Entrepreneurship Through Acquisition (ETA) is a relatively new field. That means loosely defined terms are thrown around all the time, and they don’t always mean the same thing. One investor might say you need “due diligence” while another talks about the importance of “Quality of Earnings” (QoE). Do they mean the same thing? If not, what’s the difference?

While these terms are often used interchangeably, conflating the two might lead you to stop your due diligence process short. Don’t miss out on the full scope of due diligence by thinking you only need a QoE. While this is an essential part of due diligence, it is only a third of the process.

Key Takeaways:

    -Your due diligence process should include commercial, operational, and financial due diligence.

    -A Quality of Earnings only covers financial due diligence. It’s the most important and first place to start.

    -You can learn much more about the company you want to buy by continuing due diligence after the QoE.

You’re Shooting Two Air Balls!

Due diligence is an umbrella term. It involves verifying that the statements the seller makes about their business are actually true. In the context of an acquisition deal, due diligence has three parts.

Where does Quality of Earnings fit in? The QoE fits in under financial due diligence. Most importantly the QoE provides an adjusted EBITDA and reviews the validity of add backs. Your due diligence provider will do this by comparing financial documents provided by the seller against bank statements. This gives you a more detailed picture of the true value of the company that you want to buy. In many cases, this will be different from how the seller originally presented the business.

For 99% of small to medium-sized business (SMB) deals, the QoE is 100% of the due diligence that is done on a deal. That means most SMB buyers are shooting air balls when it pertains to commercial or operational due diligence. Let's dissect the three parts below.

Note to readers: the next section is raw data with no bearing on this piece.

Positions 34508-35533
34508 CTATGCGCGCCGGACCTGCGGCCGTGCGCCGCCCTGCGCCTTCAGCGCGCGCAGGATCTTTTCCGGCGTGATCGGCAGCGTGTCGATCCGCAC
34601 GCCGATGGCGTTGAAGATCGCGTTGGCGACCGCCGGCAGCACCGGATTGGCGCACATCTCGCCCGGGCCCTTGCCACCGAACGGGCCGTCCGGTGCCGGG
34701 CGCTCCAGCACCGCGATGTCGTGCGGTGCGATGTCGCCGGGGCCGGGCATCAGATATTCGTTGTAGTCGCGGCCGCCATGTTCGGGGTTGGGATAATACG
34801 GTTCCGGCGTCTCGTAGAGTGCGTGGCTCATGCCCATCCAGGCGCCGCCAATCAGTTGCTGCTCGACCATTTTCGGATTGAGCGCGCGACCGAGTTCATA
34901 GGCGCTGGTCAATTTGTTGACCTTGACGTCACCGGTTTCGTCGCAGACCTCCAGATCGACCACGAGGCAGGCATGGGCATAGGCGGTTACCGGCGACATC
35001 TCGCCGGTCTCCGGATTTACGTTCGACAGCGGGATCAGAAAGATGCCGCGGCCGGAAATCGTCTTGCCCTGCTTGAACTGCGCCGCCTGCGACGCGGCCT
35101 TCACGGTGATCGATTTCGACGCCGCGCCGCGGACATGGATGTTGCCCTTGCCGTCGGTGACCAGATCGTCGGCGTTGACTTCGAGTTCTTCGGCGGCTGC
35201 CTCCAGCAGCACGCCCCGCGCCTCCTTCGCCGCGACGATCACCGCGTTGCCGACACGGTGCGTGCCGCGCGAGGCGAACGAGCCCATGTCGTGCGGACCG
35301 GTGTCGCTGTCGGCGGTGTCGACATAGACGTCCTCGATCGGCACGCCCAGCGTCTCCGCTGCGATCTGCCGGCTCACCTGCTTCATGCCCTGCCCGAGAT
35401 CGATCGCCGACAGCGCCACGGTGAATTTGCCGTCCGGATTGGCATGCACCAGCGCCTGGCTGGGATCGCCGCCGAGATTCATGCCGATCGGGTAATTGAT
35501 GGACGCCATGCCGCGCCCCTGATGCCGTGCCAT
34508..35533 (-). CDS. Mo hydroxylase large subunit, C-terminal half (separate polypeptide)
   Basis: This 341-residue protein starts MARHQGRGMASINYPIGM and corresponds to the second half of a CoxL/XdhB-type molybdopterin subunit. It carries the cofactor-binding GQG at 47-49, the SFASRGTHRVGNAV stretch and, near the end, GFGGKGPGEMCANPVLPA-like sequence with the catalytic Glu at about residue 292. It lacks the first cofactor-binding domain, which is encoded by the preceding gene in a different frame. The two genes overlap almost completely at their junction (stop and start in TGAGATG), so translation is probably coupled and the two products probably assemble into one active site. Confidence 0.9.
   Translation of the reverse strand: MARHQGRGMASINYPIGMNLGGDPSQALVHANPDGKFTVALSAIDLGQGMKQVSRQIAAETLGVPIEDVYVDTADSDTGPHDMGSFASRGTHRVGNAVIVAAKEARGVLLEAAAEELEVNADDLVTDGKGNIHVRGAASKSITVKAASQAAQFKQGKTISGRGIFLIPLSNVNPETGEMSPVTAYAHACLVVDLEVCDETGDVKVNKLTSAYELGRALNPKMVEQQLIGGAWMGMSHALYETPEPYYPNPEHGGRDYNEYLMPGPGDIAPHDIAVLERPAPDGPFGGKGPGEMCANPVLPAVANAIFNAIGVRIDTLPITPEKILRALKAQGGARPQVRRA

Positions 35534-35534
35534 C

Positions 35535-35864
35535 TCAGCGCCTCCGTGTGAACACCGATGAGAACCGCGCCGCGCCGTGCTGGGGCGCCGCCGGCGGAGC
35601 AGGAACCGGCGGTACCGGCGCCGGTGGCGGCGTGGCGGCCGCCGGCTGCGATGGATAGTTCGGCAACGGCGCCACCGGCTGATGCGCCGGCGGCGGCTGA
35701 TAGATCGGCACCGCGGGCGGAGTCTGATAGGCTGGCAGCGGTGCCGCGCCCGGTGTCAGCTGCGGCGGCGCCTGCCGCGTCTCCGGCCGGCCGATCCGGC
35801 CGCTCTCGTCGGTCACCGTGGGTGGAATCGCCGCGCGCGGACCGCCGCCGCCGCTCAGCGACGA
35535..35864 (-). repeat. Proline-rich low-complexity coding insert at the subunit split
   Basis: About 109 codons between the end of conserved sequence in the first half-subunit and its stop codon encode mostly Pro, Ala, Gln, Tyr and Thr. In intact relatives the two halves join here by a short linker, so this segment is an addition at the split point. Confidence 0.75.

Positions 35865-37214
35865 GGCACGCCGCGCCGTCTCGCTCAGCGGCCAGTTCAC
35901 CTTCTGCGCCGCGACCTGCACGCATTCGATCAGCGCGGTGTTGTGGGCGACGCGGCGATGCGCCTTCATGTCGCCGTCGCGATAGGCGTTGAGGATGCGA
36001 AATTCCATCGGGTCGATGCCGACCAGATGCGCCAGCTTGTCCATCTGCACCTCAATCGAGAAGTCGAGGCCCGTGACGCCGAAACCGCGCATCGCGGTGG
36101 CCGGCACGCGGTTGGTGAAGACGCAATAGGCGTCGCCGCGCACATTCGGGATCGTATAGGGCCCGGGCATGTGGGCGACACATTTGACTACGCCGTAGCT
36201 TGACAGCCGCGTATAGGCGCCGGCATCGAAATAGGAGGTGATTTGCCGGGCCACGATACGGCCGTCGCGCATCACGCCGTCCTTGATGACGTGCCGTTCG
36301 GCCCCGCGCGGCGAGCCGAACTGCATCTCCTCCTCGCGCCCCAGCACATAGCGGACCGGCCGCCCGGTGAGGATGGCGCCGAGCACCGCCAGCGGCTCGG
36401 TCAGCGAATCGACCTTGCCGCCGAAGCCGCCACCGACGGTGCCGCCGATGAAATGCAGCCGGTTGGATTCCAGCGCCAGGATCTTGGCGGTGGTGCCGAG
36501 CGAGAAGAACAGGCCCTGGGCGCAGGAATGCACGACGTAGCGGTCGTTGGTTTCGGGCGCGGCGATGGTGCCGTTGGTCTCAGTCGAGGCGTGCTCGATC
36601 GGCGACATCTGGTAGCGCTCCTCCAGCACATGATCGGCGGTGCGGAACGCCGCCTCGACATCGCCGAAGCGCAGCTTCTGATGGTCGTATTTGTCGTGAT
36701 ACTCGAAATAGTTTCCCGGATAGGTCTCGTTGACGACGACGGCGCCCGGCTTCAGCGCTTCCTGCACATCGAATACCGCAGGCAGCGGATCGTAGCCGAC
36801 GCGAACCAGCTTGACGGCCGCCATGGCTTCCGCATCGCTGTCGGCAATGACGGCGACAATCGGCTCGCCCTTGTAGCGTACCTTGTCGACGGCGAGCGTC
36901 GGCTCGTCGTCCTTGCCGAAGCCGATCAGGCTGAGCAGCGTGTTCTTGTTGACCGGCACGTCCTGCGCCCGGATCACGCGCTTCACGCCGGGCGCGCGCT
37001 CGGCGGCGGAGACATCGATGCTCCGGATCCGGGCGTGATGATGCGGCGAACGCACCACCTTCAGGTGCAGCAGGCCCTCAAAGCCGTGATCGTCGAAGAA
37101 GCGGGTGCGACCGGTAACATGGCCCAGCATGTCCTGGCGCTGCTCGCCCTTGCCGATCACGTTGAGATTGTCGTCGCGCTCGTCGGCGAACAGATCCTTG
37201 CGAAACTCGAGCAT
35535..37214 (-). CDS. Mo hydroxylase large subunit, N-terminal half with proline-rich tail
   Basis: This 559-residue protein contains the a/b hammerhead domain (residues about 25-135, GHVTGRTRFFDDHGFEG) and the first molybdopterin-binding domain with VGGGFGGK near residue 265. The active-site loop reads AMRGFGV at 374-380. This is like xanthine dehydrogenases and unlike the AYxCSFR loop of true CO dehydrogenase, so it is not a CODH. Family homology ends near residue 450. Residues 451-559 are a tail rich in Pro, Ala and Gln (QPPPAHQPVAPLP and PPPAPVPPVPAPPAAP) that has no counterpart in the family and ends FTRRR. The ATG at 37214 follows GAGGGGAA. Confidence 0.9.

Three Parts of Due Diligence

The purpose of due diligence is to identify whether the deal you’re looking at is truly worth your investment. Will the company maintain success one and five years down the road? Remember that no deal is much better for you than a bad deal. Performing a full due diligence process will help you make the most of your investment and avoid that bad deal.

Here are the three parts of due diligence that you should consider:

1. Commercial Due Diligence: Think “outside industry analysis.” Commercial due diligence concerns how the company operates within the larger industry. Research in this area will help you unearth whether the industry is performing well or if the industry is in a lull meaning the company must outperform competitors to maintain growth and margin. Commercial due diligence will also reveal if the industry is headed for an inevitable cliff.

2. Operational Due Diligence: Think “inside company operation.” Find out how the various parts of the team within the organization function. Are the business’s systems and processes functioning efficiently? This helps you understand if business operations are set up for success or failure in the long run.

3. Financial Due Diligence: Think “audit for buyers.” This examines how the financials look now that all of the owner’s personal expenses are added back to the profit and loss statement. It also reveals how much cash the business can realistically generate moving forward.

To understand all of the commercial, operational, and financial questions you should be asking during due diligence, download our resources:

   - 13 Financial Questions to Ask Before Buying a Business

   - 12 Other Critical Questions to Ask Before Buying a Business

The Full Due Diligence Process

When most SMB buyers say they are doing their due diligence, they usually mean that they’re doing a Quality of Earnings. This is the absolute first place to start and the most important because it reveals whether the business is creating sufficient cash flow. Once they find this out, they often move forward without attending to commercial or operational due diligence. Don’t skip out on these vital steps!

It is becoming increasingly important to look at commercial and operational due diligence as the complexity of companies, industries, and deals increases. You are likely to find information that can help you negotiate a better deal or stop you from making a big mistake. By purchasing an SMB, you are taking a huge bet—usually $1 million or more—that will change your life. Safeguard your investment by checking under every rock.

Get Started With Your DD!

Have you already sent your LOI or are getting ready to? It’s best practice to engage your due diligence provider as early as possible. You’ll have a short window to really dig into the company you want to buy. If you’re ready to take that step, we look forward to working with you.

Get started here!